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Thought double-slit experiment

  1. Aug 17, 2015 #1
    In Young’s double slit experiment, if we use a single electron, then the electron-wave would divide itself into two wavelets due to two narrow slits. Similarly would the electron-matter divide itself in that experiment? If it would not, then through one slit, both the electron-wave and electron-matter would go and through one slit only electron-wave would go. But we would not see any assymmetry in interference pattern, why?
     
  2. jcsd
  3. Aug 18, 2015 #2

    jfizzix

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    The electron wave determines the probabilities of the outcomes of a measurement if one were made.
    At any stage of the double slit experiment, wherever you place detectors, you will detect either one whole electron or nothing.
    The probability waves will tell you what sort of interference pattern you'll see if you put enough electrons through the experiment.

    The electron matter does not divide itself in the experiment.
     
  4. Aug 18, 2015 #3

    Then what is actually divided? ( I am new to this topic)
     
  5. Aug 18, 2015 #4

    Nugatory

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    Nothing, as far as the mathematical formalism of quantum mechanics is concerned. Quantum mechanics accurately predicts the probability of the electron landing at various points on the screen based on the number of possible paths and the initial state of the electron, but it says nothing about what's going on between source and screen. Furthermore, in QM the word "particle" means something very different than the informal English meaning of the word, so you cannot trust your classical ideas about particle behavior - for example, you cannot assume that, if the particle started at point A and was later found at point B, it moved through the space between them.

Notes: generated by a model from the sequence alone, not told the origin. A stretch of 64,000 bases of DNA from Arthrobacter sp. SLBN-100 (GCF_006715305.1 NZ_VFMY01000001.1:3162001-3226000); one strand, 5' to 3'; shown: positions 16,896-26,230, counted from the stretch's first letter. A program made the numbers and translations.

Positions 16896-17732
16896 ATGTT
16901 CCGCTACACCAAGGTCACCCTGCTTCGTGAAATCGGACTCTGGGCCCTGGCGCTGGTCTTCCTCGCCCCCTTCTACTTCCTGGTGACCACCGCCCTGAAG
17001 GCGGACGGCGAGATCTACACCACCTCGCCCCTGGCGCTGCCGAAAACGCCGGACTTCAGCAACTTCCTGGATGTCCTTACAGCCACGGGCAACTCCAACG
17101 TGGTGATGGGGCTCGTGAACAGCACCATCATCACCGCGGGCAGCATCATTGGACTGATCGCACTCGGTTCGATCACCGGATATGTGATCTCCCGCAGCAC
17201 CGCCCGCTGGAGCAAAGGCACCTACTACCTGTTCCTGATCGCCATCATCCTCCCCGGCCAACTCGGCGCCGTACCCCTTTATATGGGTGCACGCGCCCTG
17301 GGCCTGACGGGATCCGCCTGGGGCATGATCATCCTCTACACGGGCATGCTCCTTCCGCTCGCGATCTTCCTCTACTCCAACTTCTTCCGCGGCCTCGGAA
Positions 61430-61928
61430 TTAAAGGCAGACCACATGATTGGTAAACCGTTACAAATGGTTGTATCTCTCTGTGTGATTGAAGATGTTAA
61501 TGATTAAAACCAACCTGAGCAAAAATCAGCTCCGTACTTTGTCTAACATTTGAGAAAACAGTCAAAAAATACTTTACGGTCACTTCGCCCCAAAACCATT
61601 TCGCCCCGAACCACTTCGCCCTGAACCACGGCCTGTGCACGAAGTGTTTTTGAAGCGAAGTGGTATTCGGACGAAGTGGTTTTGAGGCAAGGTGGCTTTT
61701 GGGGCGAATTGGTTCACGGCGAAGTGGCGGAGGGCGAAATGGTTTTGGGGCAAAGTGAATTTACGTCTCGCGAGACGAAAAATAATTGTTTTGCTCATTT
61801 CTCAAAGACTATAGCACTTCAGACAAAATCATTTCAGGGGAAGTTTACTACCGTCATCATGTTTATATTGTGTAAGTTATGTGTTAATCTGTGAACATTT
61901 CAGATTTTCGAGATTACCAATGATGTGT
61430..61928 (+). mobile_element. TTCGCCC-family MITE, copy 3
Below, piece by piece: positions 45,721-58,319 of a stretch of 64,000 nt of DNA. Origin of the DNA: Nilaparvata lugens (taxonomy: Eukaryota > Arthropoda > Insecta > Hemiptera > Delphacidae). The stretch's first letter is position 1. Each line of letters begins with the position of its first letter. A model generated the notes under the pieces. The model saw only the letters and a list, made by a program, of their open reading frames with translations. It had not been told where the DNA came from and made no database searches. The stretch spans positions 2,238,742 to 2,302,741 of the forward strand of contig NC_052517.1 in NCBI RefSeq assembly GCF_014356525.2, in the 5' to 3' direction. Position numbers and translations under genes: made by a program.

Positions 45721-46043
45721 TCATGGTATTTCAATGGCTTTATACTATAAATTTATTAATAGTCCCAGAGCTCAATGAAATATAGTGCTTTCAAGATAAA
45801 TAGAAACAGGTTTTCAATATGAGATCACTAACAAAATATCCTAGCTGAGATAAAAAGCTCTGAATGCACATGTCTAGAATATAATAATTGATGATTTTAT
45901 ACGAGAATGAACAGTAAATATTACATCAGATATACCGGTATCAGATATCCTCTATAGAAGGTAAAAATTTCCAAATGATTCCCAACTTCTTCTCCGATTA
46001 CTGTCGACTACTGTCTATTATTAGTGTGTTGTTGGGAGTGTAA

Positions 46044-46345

You may reasonably choose to believe that something had to physically divide and reunite somewhere, but there is no scientific agreement about whether that is indeed the case, nor what that something might be, and no known experiment that could answer either question.
     
  6. Aug 18, 2015 #5
    Hard thing to take. Is this "something" the electron-wave? (Like the OP mentioned)
    If this is so, then what is actually electron-wave? Intuitively I thought that, it is the wave property of electron talked about.
     
  7. Aug 18, 2015 #6

    Nugatory

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    Maybe, maybe not.

    Original poster En Joy's comment about an electron-wave "dividing itself into two wavelets" is not quantum mechanics, it's an easily visualized mental picture that may or may not be what's really going on here. Maybe there is a "probability wave" that is as real as the waves on the ocean I'm looking at right now (although this would be a lot more satisfying if we could say what was waving) and that divides into two; but there's nothing in QM that says that has to be what's going on.
     
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